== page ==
New Pathways’ Call-To-Action: Experiments in Calgary, Alberta

Judy Lawrence
Judy Lawrence

A couple of small experiments with radical intent

As a freelancer in arts management, much of the work I take on crosses the lines between consultant/oversight, and just an additional resource with a body of knowledge that can help make things happen.

One such line-blurring role I play is as the interim executive director for a small organization with a big dream­–International Avenue Arts and Culture Centre (IAACC). Like its name suggests, IAACC’s goal is to build a centre that provides a home for the rich ethno-cultural diversity of Calgary’s east side.

The area targeted–called Greater Forest Lawn–is an area of town that is low income, high immigrant, high(er) crime rate–often labelled ‘the wrong side of the tracks’…

It has been a struggle for this organization.

In an effort that epitomizes the New Pathways’ call-to-action, small experiments with radical intent, three organizations who work on the east side–International Ave Business Revitalization Zone
(IABRZ), The United Way, and me/IAACC–collaborated to put together a small grassroots granting idea with what we hoped were few to no barriers for our constituents in the Greater Forest Lawn communities. We call it ‘The GREAT in Greater Forest Lawn.’ And the GREAT we defined as human and social capital.

Framed like a friendly ‘Dragon’s Den,’ we invited community members to ‘pitch’ their idea to a group of folk who would join us for a community luncheon, held at ArtBOX, a small arts incubator space in the neighbourhood operated by the IABRZ. The only framework we put to ‘pitchers’ was that what they pitched needed to be a community-building idea for the neighbourhood, and they would have about 4 minutes to make their pitch to whomever showed up for lunch. We advised them to keep the pitch simple and low tech, as we wanted a level playing field, and we knew power point presentations would be a barrier for some.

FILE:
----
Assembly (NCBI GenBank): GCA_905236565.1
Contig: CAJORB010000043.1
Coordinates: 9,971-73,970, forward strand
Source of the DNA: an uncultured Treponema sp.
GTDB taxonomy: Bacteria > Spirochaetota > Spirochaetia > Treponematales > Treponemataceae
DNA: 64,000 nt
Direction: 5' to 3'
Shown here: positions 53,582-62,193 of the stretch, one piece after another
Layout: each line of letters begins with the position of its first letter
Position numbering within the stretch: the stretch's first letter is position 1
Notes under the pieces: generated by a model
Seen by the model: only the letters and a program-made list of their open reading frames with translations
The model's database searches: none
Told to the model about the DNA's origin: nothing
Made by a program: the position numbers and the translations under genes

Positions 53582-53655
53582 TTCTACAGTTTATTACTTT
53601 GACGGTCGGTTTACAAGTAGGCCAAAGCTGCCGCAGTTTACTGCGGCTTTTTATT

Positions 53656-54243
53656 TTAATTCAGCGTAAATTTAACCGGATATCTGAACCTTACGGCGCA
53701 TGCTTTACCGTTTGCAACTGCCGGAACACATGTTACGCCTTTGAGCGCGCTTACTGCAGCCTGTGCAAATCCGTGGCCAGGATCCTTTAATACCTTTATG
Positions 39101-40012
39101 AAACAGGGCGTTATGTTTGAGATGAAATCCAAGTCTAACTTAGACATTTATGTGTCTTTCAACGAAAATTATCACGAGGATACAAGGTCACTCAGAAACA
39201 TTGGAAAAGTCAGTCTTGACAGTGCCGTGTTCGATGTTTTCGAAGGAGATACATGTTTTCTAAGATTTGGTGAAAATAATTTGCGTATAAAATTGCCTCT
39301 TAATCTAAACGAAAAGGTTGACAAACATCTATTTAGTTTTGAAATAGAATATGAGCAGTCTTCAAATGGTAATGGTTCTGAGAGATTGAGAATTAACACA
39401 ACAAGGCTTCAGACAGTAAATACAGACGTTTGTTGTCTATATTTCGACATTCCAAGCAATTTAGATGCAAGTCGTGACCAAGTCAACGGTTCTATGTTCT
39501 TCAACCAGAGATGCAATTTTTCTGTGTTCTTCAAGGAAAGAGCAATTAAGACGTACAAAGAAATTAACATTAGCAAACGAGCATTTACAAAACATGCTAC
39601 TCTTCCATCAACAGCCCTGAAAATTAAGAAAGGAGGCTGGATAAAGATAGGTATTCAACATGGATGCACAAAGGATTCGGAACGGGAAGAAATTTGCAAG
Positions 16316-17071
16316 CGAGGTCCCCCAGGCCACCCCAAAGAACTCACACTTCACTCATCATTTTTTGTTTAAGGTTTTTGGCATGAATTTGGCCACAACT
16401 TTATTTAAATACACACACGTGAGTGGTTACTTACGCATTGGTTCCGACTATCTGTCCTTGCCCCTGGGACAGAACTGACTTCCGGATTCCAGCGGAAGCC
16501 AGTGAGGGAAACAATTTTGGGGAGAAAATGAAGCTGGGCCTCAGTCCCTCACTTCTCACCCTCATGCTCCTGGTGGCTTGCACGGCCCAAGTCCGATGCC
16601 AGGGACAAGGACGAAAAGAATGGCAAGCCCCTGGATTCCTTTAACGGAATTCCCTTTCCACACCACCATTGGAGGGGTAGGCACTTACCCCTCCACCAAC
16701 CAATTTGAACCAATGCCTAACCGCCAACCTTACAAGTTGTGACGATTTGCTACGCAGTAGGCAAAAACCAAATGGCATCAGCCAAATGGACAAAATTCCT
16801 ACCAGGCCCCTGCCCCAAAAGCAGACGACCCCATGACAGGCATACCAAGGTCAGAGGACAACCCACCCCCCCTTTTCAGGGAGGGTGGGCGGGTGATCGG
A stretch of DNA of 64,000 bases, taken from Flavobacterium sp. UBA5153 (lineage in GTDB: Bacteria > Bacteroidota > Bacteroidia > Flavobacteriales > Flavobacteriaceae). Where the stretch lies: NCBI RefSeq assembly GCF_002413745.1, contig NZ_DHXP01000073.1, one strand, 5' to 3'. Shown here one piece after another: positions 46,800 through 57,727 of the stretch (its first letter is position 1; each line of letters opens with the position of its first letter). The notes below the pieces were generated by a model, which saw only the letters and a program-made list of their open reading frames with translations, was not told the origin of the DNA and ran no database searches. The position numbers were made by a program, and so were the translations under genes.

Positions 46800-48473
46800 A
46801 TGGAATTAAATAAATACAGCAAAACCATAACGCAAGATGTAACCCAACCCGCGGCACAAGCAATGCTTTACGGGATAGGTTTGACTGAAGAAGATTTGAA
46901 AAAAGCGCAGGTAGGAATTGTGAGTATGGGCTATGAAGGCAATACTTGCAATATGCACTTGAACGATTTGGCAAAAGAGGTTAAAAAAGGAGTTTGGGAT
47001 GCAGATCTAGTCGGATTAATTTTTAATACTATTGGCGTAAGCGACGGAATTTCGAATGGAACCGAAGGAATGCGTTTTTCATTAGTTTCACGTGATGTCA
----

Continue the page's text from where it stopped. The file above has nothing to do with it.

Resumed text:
great-idea-poster

The lunch was an open invitation to anyone who could afford the $10 ticket. We funded the cost of the lunch, and the ticket monies went toward the granting pot. Pitches were made during lunch, there was an informal Q&A between pitchers and audience, and then everyone voted on the pitches. A committee of three (IAACC, United Way, and the IA Business Revitalization Zone) determined how far the money could go, based on the number of votes each pitcher got.

Our first lunch was in June of 2015–a huge success–over 50 people showed up for the lunch, 11 people made their ‘pitch,’ we gave away about $4,000 to the top seven (as determined by the audience votes), and we connected ALL the pitchers with reps from other granting/community support organizations like The Calgary Foundation, Community Neighbourhood Services, Stepping Stones, and other granting service organizations who we had tried to ensure were part of the lunch crowd. So the event was as much about finding a community of support as it was finding a couple of hundred dollars from our particular pool.

We held the next one this past October.

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Winners of a Great in Greater Forest Lawn ideas lunch. Image source: www.internationalavenue.ca

A week before the event I was having a meeting in ArtBOX and an elderly woman came through our door, curious as to what was up next at this great little arts venue. We put a pause on our meeting and let her know about the upcoming GREAT in Greater Forest Lawn event, and that she should join us for this lovely community lunch. Joyce (I’ve changed her name) seemed interested, but was shy and hesitant. She said she would see if she could show up. I asked her if her hesitancy was because she wasn’t sure she was interested or available, or was it because the ticket price was a bit of a barrier. She said it was the latter.